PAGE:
Memory is one of our most complex and interesting mental functions. We know that explicit memory depends upon a functioning hippocampus and entails a conscious effortful process. We need explicit memory to remember where we put our keys or whether we need to buy orange juice. There is no question that frank cognitive impairment, described in almost one-third of these elderly PTSD patients, is a potentially serious complication of trauma exposure. These researchers also investigated implicit memory and found it preserved. Implicit memory is of interest in emotional disorders such as PTSD. This form of memory is not conscious. In addition to its role in procedural memory and priming effects, implicit memory has been associated with some types of emotional recollections. The mechanism for implicit memory dwells in a different part of the brain than explicit memory and sometimes affords the emotional tone of reminiscence. It may be this system that bears responsibility for Proustian remembrances that, activated by a faint sensory cue, produce a powerful wordless emotion. Implicit memory is not affected by dementing illness. Its role in PTSD remains to be elucidated but may be in the formation of intrusive images and/or disturbed dreams. The work by Golier and colleagues focuses on neutral words. McNally (6) found no implicit memory bias for trauma-related words in one study but suggested it may be present in other paradigms. It will be interesting to learn more about implicit memory in PTSD.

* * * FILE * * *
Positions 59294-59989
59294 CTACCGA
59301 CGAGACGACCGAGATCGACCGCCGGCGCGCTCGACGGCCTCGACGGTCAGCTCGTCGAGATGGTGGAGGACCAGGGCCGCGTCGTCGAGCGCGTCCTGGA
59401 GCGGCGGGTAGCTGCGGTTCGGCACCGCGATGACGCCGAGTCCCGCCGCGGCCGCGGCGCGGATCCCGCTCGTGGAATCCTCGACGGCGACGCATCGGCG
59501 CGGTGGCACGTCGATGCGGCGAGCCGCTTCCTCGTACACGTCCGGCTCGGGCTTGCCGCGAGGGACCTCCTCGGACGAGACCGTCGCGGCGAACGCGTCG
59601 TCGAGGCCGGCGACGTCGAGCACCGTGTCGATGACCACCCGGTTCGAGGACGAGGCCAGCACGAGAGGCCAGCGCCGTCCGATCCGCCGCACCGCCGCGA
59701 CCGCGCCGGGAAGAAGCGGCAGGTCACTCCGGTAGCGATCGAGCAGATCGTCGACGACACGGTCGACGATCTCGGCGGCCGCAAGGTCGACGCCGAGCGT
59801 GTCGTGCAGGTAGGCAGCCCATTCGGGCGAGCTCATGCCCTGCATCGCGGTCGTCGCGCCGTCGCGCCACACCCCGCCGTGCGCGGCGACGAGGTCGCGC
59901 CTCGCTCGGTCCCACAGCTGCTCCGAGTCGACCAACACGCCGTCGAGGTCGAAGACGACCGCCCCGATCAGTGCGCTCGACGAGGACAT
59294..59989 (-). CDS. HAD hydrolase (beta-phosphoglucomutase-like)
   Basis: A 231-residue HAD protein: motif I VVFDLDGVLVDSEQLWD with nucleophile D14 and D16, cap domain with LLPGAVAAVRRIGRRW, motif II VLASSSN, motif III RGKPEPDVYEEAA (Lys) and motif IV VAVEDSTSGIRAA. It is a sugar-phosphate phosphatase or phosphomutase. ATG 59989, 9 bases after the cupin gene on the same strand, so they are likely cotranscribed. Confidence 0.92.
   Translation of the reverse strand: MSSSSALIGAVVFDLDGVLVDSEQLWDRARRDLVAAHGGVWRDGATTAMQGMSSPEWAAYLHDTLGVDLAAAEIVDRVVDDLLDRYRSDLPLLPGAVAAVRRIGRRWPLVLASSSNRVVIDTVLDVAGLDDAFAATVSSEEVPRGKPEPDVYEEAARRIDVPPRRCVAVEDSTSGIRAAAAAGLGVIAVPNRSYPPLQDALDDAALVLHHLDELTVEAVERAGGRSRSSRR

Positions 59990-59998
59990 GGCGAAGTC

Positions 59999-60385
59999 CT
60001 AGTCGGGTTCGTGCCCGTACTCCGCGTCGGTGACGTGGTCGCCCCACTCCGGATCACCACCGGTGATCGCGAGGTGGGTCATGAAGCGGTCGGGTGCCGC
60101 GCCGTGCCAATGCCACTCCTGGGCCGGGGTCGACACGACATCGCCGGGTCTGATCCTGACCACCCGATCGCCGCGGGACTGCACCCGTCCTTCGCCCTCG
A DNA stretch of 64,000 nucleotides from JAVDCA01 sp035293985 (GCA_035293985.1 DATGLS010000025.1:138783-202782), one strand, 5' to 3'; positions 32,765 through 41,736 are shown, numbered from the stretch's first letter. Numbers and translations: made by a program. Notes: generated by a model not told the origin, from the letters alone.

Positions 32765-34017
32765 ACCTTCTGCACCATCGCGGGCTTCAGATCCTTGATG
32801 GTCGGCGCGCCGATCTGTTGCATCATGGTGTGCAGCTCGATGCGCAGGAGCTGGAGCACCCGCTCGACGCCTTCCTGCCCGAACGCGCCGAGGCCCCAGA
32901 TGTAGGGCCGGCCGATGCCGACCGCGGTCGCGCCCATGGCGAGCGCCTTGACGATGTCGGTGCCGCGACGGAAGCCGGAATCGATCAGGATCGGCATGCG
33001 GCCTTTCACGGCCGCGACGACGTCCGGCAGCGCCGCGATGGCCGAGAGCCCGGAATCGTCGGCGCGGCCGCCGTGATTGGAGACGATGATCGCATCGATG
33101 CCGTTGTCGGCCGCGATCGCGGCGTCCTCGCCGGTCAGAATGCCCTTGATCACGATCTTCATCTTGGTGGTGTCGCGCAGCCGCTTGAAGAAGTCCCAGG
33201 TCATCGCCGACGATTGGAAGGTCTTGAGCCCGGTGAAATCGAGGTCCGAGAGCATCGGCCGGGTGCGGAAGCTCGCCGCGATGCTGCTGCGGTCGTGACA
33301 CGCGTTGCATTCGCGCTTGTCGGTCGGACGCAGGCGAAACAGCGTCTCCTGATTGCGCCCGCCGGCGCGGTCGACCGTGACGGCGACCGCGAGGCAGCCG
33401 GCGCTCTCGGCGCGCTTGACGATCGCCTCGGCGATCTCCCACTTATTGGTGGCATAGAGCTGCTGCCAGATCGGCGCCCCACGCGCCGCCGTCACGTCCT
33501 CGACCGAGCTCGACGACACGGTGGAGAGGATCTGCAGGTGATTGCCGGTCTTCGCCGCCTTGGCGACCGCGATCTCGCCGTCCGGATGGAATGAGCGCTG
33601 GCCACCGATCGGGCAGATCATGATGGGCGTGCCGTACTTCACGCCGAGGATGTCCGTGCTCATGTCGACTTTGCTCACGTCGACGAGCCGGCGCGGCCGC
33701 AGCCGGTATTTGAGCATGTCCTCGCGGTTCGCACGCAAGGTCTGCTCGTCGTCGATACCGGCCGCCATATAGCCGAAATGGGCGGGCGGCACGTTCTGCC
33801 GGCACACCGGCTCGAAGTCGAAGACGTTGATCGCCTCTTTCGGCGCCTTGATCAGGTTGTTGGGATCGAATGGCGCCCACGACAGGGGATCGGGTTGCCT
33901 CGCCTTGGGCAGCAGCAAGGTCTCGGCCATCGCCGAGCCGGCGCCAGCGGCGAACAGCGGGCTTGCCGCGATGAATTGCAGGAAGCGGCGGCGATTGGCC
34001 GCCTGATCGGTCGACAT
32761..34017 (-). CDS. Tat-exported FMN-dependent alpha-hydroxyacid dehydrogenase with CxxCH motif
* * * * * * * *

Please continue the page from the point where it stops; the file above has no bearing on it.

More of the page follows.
Lewine and colleagues also studied individuals with established PTSD. Neurobiological studies are consistent with limbic dysfunction, including smaller hippocampal volume and excessive amygdala activation in response to trauma-relevant stimuli. Electrophysiological research is further supportive of limbic dysfunction. The study of Lewine et al. examines stimulus-response intensity functions for the N100 and P200 components of the auditory event-related brain potential. Normally, there is an augmenting pattern of event-related brain response as stimulus intensity is increased. In their study, 58% of veterans with combat-related PTSD failed to augment response compared to 5% of normal subjects. PTSD patients with the reduction pattern had less severe PTSD symptoms than PTSD patients showing augmentation. The authors conclude that this is consistent with a protective compensation mechanism that functions to reverse the normal tendency to augment response with increasing stimulus amplitude. An elevated threshold for awakening to auditory stimulation during sleep has also been found in chronic war-related PTSD (7). In this study, too, the investigators speculated that the higher threshold could be related to an active blocking effort intended to suppress response to painful stimuli.